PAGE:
Psychology Wiki

Assessment | Biopsychology | Comparative | Cognitive | Developmental | Language | Individual differences | Personality | Philosophy | Social |
Methods | Statistics | Clinical | Educational | Industrial | Professional items | World psychology |

Social psychology: Altruism · Attribution · Attitudes · Conformity · Discrimination · Groups · Interpersonal relations · Obedience · Prejudice · Norms · Perception · Index · Outline

Sibling abuse (or intersibling abuse) is the physical, emotional, and/or sexual abuse of one sibling by another.

Though several studies indicate that sibling abuse is far more common than other forms of family abuse,[1][2] [3] chronic maltreatment by siblings has only relatively recently become the subject of serious clinical study and concern.[4] Sibling abuse is far less recognized than spousal or child abuse and is often considered less dangerous,[5] although siblings who are a great deal larger and/or older than their younger counterparts may in fact be capable of lethal violence towards their victims.[6]

Sibling abuse is significantly more likely to occur in dysfunctional, neglectful and/or abusive homes, and often reflects a lack of appropriate boundaries and discipline on the part of the parents.[7][8][4] In many cases, sibling abuse can occur as "second hand abuse" in which children who have been harmed or maltreated go on to harm siblings.[9] A 1982 study found that of 60% of children who witnessed their mothers abused by their fathers subsequently acted out the scene with their siblings.[10] Similarly, those who witness abuse as children are more likely to abuse as adults: Malone and colleagues[11] found that when children witnessed parental abuse they were more likely to behave abusively as adults, and that, contrary to common wisdom, girls from such families were more likely than boys to behave abusively towards partners as adults. The "Cinderella effect", which is a conventional wisdom in the Anglosphere, holds that sibling abuse is more common between half-siblings or full step-siblings than genetic siblings.


Sibling abuse[]

According to many authorities and researchers, sibling abuse is one of the most common forms of abuse,[12] yet it often remains to be neglected by society at large and by investigators into interpersonal violence:

  • Vernon Wiehe of the University of Kentucky estimates that up to 53%[13] of children have committed at least one act of severe aggression towards a sibling, making sibling abuse more common than child abuse by parents and spousal abuse combined.
  • Hotaling, Straus, & Lincoln[14] found that sibling aggression was somewhat common even in families that could not be classified as pervasively abusive, with 37% of 498 children committing at least one act of serious abuse during the previous year; in abusive families, 100% of children committed at least one act of serious abuse.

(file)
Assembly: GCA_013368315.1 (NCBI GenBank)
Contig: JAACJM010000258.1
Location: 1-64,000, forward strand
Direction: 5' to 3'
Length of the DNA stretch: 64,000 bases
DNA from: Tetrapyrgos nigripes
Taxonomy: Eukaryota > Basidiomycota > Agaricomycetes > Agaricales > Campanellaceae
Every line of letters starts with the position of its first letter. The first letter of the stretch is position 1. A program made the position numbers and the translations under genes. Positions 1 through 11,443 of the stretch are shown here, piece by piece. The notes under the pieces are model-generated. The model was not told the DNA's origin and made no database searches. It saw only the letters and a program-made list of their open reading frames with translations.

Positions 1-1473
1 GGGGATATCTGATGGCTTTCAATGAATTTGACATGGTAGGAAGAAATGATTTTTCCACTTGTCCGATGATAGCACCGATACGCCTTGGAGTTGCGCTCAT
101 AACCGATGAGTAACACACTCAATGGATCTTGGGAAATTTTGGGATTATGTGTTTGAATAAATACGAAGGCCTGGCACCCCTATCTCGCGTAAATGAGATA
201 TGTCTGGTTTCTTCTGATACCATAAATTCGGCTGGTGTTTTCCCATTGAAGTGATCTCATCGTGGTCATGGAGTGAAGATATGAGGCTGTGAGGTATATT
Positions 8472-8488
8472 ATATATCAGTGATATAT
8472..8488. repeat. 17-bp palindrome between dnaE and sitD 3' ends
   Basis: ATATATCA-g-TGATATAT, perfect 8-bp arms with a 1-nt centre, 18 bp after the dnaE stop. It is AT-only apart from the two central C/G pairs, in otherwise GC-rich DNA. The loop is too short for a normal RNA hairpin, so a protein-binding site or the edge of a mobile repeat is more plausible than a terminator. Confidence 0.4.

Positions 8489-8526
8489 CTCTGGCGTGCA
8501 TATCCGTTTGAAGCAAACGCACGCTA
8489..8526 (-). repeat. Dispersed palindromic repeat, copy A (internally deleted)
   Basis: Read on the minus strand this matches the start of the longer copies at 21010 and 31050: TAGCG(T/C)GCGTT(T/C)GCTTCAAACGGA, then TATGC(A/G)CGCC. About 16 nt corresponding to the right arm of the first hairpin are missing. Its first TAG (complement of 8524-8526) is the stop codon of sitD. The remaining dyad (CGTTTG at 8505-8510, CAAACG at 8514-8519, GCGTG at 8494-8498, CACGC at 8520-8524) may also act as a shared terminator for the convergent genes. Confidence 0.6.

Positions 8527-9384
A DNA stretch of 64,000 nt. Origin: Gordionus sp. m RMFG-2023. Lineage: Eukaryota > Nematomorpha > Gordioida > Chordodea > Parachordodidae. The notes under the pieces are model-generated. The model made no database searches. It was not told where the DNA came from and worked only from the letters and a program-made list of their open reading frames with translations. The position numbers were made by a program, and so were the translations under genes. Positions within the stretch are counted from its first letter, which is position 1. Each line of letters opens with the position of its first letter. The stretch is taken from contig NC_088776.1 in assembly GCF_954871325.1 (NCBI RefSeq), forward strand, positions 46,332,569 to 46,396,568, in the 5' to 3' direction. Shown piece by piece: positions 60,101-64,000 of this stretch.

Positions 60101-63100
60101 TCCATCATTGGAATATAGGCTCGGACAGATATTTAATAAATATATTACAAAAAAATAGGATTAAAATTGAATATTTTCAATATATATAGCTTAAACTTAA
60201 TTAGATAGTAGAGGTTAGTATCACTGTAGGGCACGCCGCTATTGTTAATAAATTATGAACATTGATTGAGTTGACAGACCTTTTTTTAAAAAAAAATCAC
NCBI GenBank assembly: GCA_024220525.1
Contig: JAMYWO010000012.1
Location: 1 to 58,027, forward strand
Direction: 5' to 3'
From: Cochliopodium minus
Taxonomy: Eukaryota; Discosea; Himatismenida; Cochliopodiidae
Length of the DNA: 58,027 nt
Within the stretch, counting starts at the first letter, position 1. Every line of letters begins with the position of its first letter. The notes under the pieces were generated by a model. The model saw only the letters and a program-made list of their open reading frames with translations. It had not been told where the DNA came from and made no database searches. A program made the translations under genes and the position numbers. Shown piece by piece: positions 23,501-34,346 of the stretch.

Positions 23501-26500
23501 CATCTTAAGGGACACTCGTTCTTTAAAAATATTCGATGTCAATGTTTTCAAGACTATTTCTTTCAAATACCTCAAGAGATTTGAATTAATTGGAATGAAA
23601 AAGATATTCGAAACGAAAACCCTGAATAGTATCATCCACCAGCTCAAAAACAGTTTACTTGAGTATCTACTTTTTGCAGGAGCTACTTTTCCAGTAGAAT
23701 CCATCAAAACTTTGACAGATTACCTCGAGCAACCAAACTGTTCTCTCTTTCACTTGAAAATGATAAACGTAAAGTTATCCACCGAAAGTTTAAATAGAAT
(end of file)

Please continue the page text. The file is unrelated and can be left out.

• Similarly, Whipple and Finton[15] report that "Psychological maltreatment between siblings is one of the most common yet often underrecognized forms of child abuse."
  • Irfan and Cowburn[16] report that in Pakistani immigrant families in the UK, "Among perpetrators of abuse, 35% (highest proportion) of physical abuse was perpetrated by siblings, 33% by mothers and 19% by fathers."
  • Several studies show that sisters are more likely to be victimized by brothers than vice-versa.[17] [18] However, sisters can also abuse brothers, and traditional gender roles can allow such abuse to go unchecked: Schwartz and colleagues[19] found that while women are more likely to use physical aggression during disagreements, parents are more likely to view male aggression more negatively than female aggression, even when the abusive acts are identical (e.g., boys throwing objects during a fight is seen as a more serious transgression than girls throwing objects during a fight). Similarly, Tyree and Malone[20] report that women's violence as adults is more strongly correlated with aggression towards siblings during childhood.
  • Caffaro, J. & Conn-Caffaro, A. (1998; 2005) report, based on their research, that adult sibling abuse survivors have much higher rates of emotional cutoff (39%) with brothers and sisters than what is evident in the general population (<6%)

Sibling sexual abuse[]

  • Caffaro & Conn-Caffaro (1998; 2005) define sibling sexual abuse as sexual behavior between siblings for which the victim is not developmentally prepared, which is not transitory, and which does not reflect age-appropriate curiosity. It may or may not involve physical touching, coercion, or force.
  • Bank and Kahn[21] found that most sibling incest fell into one of two categories: "nurturance-oriented incest" and "power-oriented incest". The former is characterized by expressions of affection and love, while the latter is characterized by force and domination.
  • Rudd and Herzberger[22] report that brothers who committed incest were more likely to use force than fathers who commit incest (64% vs. 53%). Similarly, Cyr and colleagues[7] found that about 70% of sibling incest involved sexual penetration, substantially higher than other forms of incest.
  • Bass and colleagues[23] write that "sibling incest occurs at a frequency that rivals and may even exceed other forms of incest," yet only 11% of studies into child sex abuse examined sibling perpetrators.
  • Ryan[24] writes how, "Child protection has focused on adult-child [sexual] relationships, yet we know that more than 40% of all juvenile-perpetrated child sexual abuse is perpetrated in sibling relationships."
  • Rayment and Owen[25] report that "compared the offending patterns of sibling offenders with other teenage sex offenders [...] Sibling abusers admitted to more sexual offences, had a longer offending history and a majority engaged in more intrusive sexual behaviour than other adolescent sex offenders. The sibling perpetrator has more access to the victim and exists within a structure of silence and guilt."
  • A survey of eight hundred college students reported by David Finkelhor in Journal of Marriage and Family Counseling found that fifteen percent of females and ten percent of males had been sexually abused by a sibling.[26]

Sibling abuse vs. sibling rivalry[]

"As a rule, parents and society expect fights and aggression among siblings. Because of this, parents often don’t see sibling abuse as a problem until serious harm occurs."[4]